SpaceX Dragon Returns Science Cargo to Earth, Falcon 9 Delivers Massive ‘Epic’ Intelsat Comsat to Orbit – Photo/Video Galley

Article written: 10 Jul , 2017
Updated: 10 Jul , 2017
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SpaceX Falcon 9 blasts off with Intelsat 35e – 4th next gen ‘Epic’ TV and mobile broadband comsat for Intelsat – on July 5, 2017 at 7:38 p.m. EDT from Launch Complex 39A at NASA’s Kennedy Space Center in Florida. Credit: Ken Kremer/kenkremer.com

KENNEDY SPACE CENTER, FL – July has begun with SpaceX maintaining a blistering pace of blasting rockets and spaceships flying to space and returning to Earth for a host of multipronged missions furthering NASA science both on the International Space Station (ISS) and beyond, commercial space endeavors in the US and overseas and fulfilling billionaire founder Elon Musk’s dreams of creating reusable rocketry to slash launch costs and advance humanity’s push to the stars.

On July 2, SpaceX conducted the first launch attempt of the Intelsat 35e telecomsat that ultimately culminated with a spectacularly successful launch on the third try on July 5 at dusk that lit up the Florida Space Coast skies.

A Falcon 9 roared off SpaceX’s seaside launch pad 39A at NASA’s Kennedy Space Center in Florida precisely on time at 7:38 p.m. EDT, or 2338 UTC July 5 carrying the massive Intelsat 35e communications satellite for commercial high speed broadband provider Intelsat.

SpaceX Falcon 9 launch of with ‘Epic’ comsat for Intelsat at 7:38 p.m. EDT on July 5, 2017 from Launch Complex 39A at NASA’s Kennedy Space Center in Florida. Credit: Julian Leek

Check out the expanding gallery of eyepopping photos and videos from several space journalist colleagues and friends and myself – for views you won’t see elsewhere.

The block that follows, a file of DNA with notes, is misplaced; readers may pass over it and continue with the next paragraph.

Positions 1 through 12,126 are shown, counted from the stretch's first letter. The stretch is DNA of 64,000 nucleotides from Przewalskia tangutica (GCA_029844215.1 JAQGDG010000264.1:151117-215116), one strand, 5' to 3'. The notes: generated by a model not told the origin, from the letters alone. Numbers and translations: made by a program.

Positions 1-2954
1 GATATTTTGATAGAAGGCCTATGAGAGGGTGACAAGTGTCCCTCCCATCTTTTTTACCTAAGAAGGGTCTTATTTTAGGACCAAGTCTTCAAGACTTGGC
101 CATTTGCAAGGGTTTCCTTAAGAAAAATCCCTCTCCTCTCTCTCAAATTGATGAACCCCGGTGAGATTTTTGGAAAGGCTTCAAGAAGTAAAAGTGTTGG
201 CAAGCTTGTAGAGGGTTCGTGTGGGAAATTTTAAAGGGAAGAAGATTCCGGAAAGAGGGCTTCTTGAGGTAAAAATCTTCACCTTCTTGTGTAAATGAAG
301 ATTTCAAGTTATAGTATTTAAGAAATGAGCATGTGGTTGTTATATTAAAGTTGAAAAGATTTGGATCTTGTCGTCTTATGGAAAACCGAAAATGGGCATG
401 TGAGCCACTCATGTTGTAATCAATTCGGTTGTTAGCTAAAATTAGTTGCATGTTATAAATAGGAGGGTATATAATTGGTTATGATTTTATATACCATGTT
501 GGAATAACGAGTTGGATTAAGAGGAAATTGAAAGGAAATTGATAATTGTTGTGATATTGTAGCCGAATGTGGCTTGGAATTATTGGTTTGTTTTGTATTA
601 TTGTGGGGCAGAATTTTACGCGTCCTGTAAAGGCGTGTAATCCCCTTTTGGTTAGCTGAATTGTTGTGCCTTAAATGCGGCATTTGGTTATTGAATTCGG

Click back as the gallery grows !

SpaceX Falcon 9 streaks to geostationary orbit after blast off with advanced Intelsat 35e ‘Epic’ TV and mobile broadband comsat for Intelsat – on July 5, 2017 at 7:38 p.m. EDT from Launch Complex 39A at NASA’s Kennedy Space Center in Florida. Credit: Ken Kremer/kenkremer.com

On July 3, the first reflown SpaceX Dragon cargo freighter returned to Earth with a splashdown in the Pacific Ocean after a month-long stay at the International Space Station.

SpaceX contracted ships recovered Dragon from the ocean and hauled it onto deck for return to Port and handover of the science experiments to NASA and teams of research investigators.

SpaceX Dragon returned to Earth July 3, 2017 with a splashdown in the Pacific Ocean after a month-long stay at the International Space Station, completing the first re-flight mission of a commercial spacecraft to and from the orbiting laboratory. Credit: SpaceX

The Dragon CRS-11 spacecraft completed the first re-flight mission of a commercial spacecraft to and from the orbiting laboratory.

The gumdrop shaped Dragon spacecrft brought back more than 4,100 pounds of cargo and research samples gathered by members of the stations multinational crews.